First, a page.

In the wake of Benveniste and Michel Foucault, such an insight may approach a commonplace. However, when we ally the notion of the linguistically constructed self with the Saussurean/Derridian notion of language as a differing/deferring process, the real drama begins. Two problems with self-knowledge arise.

First, if the self is a text, and if text's knowablity is endlessly deferred, referring within the cognitive process only to other texts (be they physical texts or other selves), then "true" self-knowledge is impossible. We understand our self as the locus of our identity by telling ourselves stories, yet these stories' criterion of correctness is not truth, but what we might call the adequacy of a meaningful narrative sequence. Kerby explains, "this identity ...is not the persistence of an entity, a thing (a substance, subject, ego), but is a meaning constituted by a relation of figure to ground or part to whole. It is an identity in difference constituted by framing the flux of particular experiences by a broader story" (46).

Second, having said that, we should recognize that once truth is abandoned as the transcendental criterion of self-knowledge, we find ourselves in a vertiginous intellectual space in which the distinction between narrative and its traditional certifying element (truth, whether that term be understood as a Kantian adequatio or in some other sense) collapses. In practical terms, if I assert that "true" self-knowledge is impossible, what is the guarantor of the truth of that statement? In discussing Lyotard, Lacoue-Labarthe, and Foucault, Linda Hutcheon recognizes the implicit paradox of such a position. "These [positions] are typically paradoxical; they are the masterful denials of mastery, the cohesive attacks on cohesion, the essentializing challenges to essences, that characterize postmodern theory" (20). Hence, we must proceed to the next step of the argument fully conscious of the paradox involved: I am asserting the truth of an argument that assumes the unavailability of a truth-based certification.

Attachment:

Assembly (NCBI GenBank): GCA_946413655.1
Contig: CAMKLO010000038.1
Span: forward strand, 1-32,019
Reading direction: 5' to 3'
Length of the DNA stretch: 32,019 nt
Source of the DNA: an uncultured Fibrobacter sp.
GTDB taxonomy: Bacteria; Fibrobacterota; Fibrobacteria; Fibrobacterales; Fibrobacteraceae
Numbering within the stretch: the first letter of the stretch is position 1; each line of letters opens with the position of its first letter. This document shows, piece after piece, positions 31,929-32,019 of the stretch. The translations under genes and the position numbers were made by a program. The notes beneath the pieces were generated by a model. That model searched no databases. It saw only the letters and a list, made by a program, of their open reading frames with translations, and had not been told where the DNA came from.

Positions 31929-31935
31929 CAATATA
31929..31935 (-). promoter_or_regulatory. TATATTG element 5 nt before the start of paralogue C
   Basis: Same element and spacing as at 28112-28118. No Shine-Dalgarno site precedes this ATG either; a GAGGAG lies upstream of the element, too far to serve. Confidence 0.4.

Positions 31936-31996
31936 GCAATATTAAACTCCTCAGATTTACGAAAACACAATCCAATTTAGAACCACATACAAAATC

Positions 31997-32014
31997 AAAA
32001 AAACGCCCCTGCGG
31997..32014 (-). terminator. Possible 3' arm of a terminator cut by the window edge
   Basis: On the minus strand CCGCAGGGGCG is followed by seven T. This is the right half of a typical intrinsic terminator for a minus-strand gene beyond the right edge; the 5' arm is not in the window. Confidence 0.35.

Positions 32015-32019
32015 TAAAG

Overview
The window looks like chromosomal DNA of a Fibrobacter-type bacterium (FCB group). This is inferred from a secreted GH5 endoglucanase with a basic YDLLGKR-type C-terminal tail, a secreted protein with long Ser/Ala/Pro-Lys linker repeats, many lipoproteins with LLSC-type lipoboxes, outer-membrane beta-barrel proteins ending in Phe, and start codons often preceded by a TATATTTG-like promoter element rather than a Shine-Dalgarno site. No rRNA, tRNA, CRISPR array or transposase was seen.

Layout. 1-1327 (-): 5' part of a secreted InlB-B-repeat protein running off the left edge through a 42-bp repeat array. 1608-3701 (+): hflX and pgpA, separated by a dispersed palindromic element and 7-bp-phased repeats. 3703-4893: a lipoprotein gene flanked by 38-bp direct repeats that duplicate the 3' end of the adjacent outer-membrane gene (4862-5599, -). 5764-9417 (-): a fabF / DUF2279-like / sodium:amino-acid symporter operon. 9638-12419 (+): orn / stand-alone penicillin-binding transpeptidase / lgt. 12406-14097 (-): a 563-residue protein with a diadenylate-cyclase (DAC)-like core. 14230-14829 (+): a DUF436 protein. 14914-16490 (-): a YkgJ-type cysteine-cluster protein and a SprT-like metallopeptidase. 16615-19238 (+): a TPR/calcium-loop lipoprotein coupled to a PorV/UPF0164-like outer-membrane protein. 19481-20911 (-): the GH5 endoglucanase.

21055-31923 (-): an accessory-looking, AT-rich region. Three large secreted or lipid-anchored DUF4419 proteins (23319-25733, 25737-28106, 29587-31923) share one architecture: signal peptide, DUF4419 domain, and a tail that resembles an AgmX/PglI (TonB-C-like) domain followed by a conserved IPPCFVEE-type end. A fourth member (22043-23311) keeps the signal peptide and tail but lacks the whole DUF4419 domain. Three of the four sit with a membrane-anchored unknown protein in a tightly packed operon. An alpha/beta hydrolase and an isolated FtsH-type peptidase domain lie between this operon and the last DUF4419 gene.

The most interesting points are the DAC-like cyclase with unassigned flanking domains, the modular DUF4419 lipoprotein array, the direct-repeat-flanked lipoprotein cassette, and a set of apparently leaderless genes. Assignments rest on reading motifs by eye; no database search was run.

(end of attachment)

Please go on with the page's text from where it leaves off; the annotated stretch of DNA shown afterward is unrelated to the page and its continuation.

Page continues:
Each of Auster's stories features a character who awakens to the ongoing deferral of the possibility of self-knowledge. {Auster} cites Baudelaire: "Wherever I am not is the place where I am myself" (132). In The Locked Room, the narrator suggests

We all want to be told stories, and we listen to them in the same way we did when we were young. We imagine the real story inside the words, and to do this we substitute ourselves for the person in the story, pretending that we can understand him because we understand ourselves. This is a deception. We exist for ourselves, perhaps, and at times we even have a glimmer of who we are, but in the end we can never be sure, and as our lives go on, we become more and more opaque to ourselves, more and more aware of our own incoherence. No one can cross the boundary into another—for the simple reason that no one can gain access to himself. (292)

The particular contribution of The New York Trilogy is that in each story, we see the realization of the "substancelessness" of the self in its psychological dimension.10 The characters and narrators of these stories respond to their evolving insight into the "nature" of their selves with fear, violence, and despair. Self-knowledge becomes a narrative agon, a contest in which there can be no declared winner. Or, to put it another way, the loser is whoever quits writing first.

One of the more interesting scenes in City of Glass has already been alluded to, wherein {Auster} and Auster visit the Stillman's apartment, only to find that Quinn has disappeared. Where is he? Alison Russell notes: "In City of Glass, characters 'die' when their signifiers are omitted from the printed page" (75). Quinn has "died" since he filled up his red notebook with signifiers. When he came to the last page, he himself came to an end.


Within the free realm of imaginative invention, an author's characters can, of course, do anything the author wants, including violating laws of logic and nature, in particular those involving paradox and identity. Also, they can easily breach ontological categories, as has already been shown with the three Paul Austers. These thematic threads run through this trilogy. However, what does the quandary of identity the characters' experience imply for Paul Auster, the author of The New York Trilogy (or any writer, for that matter)? His work suggests that no clear dividing line exists between the characters' predicament and his own, that he is beset by the same paradoxical problems of identity in his "real" life. As Blue says in Ghosts, "Writing is a solitary business. It takes over your life. In some sense, a writer has no life of his own. Even when he's there, he's not really there" (209). As we shall see, these problems will emerge for the readers of his texts as well.